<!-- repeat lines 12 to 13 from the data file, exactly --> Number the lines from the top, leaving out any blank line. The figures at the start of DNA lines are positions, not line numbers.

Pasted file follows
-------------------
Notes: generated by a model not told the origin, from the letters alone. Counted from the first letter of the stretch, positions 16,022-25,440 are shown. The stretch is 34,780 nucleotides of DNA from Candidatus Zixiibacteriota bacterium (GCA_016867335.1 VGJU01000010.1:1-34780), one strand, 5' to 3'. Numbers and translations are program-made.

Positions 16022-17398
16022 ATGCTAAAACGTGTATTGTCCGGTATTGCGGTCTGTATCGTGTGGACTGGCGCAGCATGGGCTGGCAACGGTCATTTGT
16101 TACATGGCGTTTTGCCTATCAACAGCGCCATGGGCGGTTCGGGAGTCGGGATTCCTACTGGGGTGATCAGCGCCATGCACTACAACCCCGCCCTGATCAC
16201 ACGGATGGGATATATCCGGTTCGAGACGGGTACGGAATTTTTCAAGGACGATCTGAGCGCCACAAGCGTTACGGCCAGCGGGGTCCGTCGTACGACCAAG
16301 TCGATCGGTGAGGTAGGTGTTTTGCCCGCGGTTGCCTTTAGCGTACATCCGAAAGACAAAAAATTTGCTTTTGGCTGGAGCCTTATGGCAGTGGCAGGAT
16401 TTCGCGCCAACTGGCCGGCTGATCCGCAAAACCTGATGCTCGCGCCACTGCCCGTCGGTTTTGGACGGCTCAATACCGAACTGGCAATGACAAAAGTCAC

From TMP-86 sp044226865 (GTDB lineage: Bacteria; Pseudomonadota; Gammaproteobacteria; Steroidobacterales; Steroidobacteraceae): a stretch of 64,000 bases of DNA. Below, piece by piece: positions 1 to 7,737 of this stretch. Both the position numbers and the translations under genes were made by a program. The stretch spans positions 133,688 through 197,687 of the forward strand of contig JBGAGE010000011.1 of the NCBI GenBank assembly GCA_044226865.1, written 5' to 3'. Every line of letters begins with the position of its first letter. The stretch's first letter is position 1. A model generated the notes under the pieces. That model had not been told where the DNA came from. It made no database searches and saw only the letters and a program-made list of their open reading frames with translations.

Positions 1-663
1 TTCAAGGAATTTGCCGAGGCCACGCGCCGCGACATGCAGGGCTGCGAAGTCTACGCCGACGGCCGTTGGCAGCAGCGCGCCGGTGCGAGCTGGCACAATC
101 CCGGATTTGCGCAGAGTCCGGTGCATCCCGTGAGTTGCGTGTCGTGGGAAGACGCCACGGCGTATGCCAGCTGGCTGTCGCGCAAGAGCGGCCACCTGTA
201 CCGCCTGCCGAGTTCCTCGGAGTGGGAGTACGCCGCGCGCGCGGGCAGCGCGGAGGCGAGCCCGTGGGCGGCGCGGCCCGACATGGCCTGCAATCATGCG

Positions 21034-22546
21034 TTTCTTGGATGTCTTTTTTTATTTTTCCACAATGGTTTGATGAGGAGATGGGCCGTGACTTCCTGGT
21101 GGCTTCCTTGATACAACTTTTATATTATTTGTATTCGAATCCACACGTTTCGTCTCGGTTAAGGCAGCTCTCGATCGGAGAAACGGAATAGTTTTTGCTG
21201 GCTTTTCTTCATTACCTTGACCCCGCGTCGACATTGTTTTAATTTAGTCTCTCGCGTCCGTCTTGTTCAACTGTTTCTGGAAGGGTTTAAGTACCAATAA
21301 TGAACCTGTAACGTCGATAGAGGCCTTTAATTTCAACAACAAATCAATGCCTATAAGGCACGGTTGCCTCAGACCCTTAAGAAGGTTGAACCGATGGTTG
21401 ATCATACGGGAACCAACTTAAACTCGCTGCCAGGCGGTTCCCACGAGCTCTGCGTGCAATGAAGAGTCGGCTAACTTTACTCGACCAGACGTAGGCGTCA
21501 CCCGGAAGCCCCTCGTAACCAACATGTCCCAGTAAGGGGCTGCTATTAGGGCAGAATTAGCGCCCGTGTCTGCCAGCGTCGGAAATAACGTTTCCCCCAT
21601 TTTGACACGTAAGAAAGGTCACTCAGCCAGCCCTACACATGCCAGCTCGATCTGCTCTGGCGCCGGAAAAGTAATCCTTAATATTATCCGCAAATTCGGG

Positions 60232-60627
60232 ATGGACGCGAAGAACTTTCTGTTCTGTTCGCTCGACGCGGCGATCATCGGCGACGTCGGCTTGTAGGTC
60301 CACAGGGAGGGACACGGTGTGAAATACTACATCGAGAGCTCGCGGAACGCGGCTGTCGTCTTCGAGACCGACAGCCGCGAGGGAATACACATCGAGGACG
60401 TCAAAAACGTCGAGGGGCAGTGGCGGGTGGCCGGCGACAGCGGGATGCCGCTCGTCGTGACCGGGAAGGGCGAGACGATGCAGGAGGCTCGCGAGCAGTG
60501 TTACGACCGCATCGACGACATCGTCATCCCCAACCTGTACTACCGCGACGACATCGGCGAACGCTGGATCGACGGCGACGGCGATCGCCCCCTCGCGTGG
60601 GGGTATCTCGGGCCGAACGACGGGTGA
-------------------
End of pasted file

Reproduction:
201 CCGCCTGCCGAGTTCCTCGGAGTGGGAGTACGCCGCGCGCGCGGGCAGCGCGGAGGCGAGCCCGTGGGCGGCGCGGCCCGACATGGCCTGCAATCATGCG

Positions 21034-22546